Scuba diving equipment allows you to visit the underwater world by making it possible to breathe, see and move comfortably while below the surface. Gear helps you change from being a land-dweller to somewhat of an aquatic being – if only for a little while. Whether you’re just starting as a scuba diver or you’re an experienced diver looking for new equipment, you’ll find helpful suggestions and tips in this section. Keep in mind that fit, comfort and suitability are the three most important considerations when choosing gear, but you don’t have to sacrifice colour coordination and looking good.
You can dive almost anywhere there’s water, and the scuba gear you use will vary slightly based on the dive environment. There are four general categories for dive equipment, but some gear fits in all categories – for example, the same mask is fine for all environments.
For diving in warm (24ºC/75ºF and up)
A mask is one of the most important, and personal, pieces of scuba diving equipment you own because it lets you explore with your eyes. Make sure you select mask that has tempered glass lenses suitable for the high pressure conditions scuba diving presents.
Diving masks can be fitted with prescription lenses for divers needing optical correction to improve vision. Bifocal lenses are also available for this application. Contact lenses may be worn under a mask or helmet, but there is some risk of losing them if the mask is dislodged in turbulent water.
Another matter of personal preference for scuba divers is the volume of the mask. High volume masks offer, typically, an airier feel, let in more light and often offer a wider field of vision.
Some divers like this! Others don’t. High volume masks are often harder to clear than low volume masks.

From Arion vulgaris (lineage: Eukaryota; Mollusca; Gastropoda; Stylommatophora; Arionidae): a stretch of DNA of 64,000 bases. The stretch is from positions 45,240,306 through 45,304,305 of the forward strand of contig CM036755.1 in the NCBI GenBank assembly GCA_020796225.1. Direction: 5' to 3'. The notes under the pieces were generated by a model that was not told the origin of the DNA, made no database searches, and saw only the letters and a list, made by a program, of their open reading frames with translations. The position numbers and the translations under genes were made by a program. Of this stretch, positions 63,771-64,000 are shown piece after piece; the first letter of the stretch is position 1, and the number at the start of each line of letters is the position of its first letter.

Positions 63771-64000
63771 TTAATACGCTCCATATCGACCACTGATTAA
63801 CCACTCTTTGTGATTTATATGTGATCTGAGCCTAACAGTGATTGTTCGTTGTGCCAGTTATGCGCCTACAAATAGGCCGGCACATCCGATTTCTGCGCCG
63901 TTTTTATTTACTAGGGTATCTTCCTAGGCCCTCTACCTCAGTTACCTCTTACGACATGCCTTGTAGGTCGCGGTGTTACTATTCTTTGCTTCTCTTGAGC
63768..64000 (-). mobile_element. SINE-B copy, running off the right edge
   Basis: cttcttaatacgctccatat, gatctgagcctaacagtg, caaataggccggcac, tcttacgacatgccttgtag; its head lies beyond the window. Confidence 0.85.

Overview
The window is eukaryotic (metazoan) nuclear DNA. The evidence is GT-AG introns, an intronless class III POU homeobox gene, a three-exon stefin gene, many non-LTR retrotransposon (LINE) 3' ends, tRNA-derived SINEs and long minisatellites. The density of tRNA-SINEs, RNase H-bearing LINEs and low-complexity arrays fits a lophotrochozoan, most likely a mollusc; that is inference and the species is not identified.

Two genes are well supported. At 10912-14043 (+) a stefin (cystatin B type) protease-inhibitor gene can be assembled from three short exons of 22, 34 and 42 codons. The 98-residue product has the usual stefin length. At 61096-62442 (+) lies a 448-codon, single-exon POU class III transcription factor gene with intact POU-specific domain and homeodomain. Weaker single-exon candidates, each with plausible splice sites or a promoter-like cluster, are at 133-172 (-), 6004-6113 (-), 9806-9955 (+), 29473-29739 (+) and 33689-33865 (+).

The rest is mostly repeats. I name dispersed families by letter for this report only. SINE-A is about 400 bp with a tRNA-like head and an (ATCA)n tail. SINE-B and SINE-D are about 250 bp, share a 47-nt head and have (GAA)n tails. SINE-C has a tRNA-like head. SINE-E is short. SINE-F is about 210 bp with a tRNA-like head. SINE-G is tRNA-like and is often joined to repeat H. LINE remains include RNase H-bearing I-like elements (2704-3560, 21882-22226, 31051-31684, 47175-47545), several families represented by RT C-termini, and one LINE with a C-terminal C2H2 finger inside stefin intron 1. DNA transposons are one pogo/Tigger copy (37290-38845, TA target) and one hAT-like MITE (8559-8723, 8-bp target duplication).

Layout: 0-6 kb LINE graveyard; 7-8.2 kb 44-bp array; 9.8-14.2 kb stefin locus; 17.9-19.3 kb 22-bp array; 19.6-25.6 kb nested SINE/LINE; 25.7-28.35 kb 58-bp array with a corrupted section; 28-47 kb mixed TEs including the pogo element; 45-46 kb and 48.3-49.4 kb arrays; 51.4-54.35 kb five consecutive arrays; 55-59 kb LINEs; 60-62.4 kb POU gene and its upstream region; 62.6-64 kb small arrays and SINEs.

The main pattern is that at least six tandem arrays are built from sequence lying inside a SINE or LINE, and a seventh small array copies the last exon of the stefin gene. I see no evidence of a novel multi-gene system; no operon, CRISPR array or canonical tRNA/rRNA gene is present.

A snorkel is a very personal piece of equipment. It lives with your mask, spends time in your mouth, and lets you breathe while you look below until you’re ready to submerge on scuba.
There are fins for swimming, snorkeling, free diving and body surfing. You’ll want fins for scuba diving because you’ll be much more comfortable with fins designed to move you and your gear through the water with minimal effort and maximum efficiency.
Imagine scuba diving while hovering, weightless underwater – eye to eye with a fish. How is it possible? It starts with your buoyancy control device (BCD).
Most people float, which is great if you like to stay at the surface. However, scuba divers want to descend and need a weight system to help them offset this tendency to float. You want just enough weight to allow you to sink slowly. Having the right amount and proper distribution of weight allows you to fine-tune your buoyancy.
If you think about it, breathing underwater is pretty remarkable, and it all happens because of the regulator. The scuba regulator is a great invention that delivers the air from your scuba tank to you just the way you need it to breathe.
Your SPG displays how much air remains in your tank so that you can end your dive well before you get too low. An SPG can either be a mechanical gauge connected by a hose that reads the pressure in bar (metric) or psi (imperial, pounds per square inch) in your tank, or it may be built into your dive computer.